The Chicken Chronicles Sitting With the Angels Who Have Returned With My Memories: Glorious, Rufus, Gertrude Stein, Splendor, Hortensia, Agnes of God, the Gladyses, & Babe (Paperback)
|Author: Alice Walker|
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|On a farm north of San Francisco, celebrated writer Walker diligently cares for a flock of chickens. "The Chicken Chronicles" captures her blossoming relationship with her chickens and is an extraordinary document of personal recovery, political commitment, and the joys of relating to animals.|
From the Publisher:
Here is a glorious, offbeat, compassionate, and ?eccentrically inspirational? (Kirkus Reviews) memoir in which Alice Walker shares her experiences raising and caring for a flock of chickens. In pieces that are by turns moving, thoughtful, and utterly captivating, Walker addresses her ?girls? directly, sometimes from the intimate proximity of her yard, other times at a great distance, during her travels to Bali and Dharamsala as an activist for peace and justice. On the way, she invites readers along on a surprising journey of inspiration, strength, and spiritual discovery.||Uplifting, heartbreaking, and memorable, The Chicken Chronicles lets us see a new and deeply personal side of one of the most inspiring writers of our time. It is also a powerful touchstone for anyone seeking a deeper connection with the natural world.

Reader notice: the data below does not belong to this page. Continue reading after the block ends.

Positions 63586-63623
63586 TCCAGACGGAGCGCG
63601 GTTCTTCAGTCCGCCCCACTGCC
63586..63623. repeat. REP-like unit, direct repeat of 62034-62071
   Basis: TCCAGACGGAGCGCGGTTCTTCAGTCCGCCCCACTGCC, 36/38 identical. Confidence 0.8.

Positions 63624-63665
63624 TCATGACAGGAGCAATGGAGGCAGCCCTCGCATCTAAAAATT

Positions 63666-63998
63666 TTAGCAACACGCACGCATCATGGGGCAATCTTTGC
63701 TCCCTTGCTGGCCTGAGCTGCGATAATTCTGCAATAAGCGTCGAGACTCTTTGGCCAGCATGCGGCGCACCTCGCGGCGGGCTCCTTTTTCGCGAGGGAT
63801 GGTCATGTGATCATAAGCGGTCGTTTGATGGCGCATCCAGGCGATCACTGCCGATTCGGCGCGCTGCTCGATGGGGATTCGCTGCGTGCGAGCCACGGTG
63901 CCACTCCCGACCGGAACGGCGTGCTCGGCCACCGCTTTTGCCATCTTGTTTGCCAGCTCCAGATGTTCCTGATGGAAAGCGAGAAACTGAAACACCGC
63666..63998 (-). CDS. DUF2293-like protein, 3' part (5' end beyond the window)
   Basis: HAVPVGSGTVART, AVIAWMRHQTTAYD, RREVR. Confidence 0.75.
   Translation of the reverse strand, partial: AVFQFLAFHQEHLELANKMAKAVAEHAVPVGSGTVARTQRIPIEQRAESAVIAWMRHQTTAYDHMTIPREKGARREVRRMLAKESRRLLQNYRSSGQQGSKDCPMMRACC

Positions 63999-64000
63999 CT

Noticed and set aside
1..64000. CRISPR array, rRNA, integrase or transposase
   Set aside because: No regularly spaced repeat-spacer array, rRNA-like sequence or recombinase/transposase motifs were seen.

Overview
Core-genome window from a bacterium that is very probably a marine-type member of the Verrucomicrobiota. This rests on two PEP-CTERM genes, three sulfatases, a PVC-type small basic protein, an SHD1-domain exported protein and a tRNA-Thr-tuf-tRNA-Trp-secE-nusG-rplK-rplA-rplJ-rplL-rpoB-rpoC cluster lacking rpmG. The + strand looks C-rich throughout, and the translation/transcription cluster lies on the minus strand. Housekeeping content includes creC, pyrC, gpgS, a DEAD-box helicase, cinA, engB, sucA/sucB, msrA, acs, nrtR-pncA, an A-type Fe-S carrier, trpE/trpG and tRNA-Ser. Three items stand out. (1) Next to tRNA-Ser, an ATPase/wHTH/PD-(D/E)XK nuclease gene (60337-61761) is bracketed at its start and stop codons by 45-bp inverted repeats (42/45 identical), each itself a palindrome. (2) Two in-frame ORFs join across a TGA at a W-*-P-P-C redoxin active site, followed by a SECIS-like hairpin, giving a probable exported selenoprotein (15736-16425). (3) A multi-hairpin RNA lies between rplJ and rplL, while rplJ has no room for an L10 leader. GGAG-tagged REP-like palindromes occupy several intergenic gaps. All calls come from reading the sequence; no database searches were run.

Alice Walker's parents were sharecroppers, and she grew up in a small Georgia town. When she was 8, an accident with a BB gun damaged one eye, resulting in a partial loss of sight. She studied at Spelman College on a scholarship for the handicapped, but eventually, in 1965, got her B.A. at Sarah Lawrence. After college, she worked in Georgia registering voters, then with the Head Start program in Mississippi and the welfare department in New York City. She began to write, publishing her first novel, MERIDIAN, which reflected her experiences working in Georgia, in 1967. In that year she also married a civil rights lawyer, whom she divorced ten years later. Walker published two novels, two books of short stories, and a great deal of poetry before THE COLOR PURPLE came out in 1982, followed by Stephen Spielberg's popular film and (in 1983) the Pulitzer Prize. Much of Walker's early writing is autobiographical, drawn from her childhood and activism; in her later years, she calls herself a "womanist" writer, concentrating on sexism as well as racism. She is a tireless spokesperson for the value of African-American traditions and culture, and for the common people who cannot speak for themselves.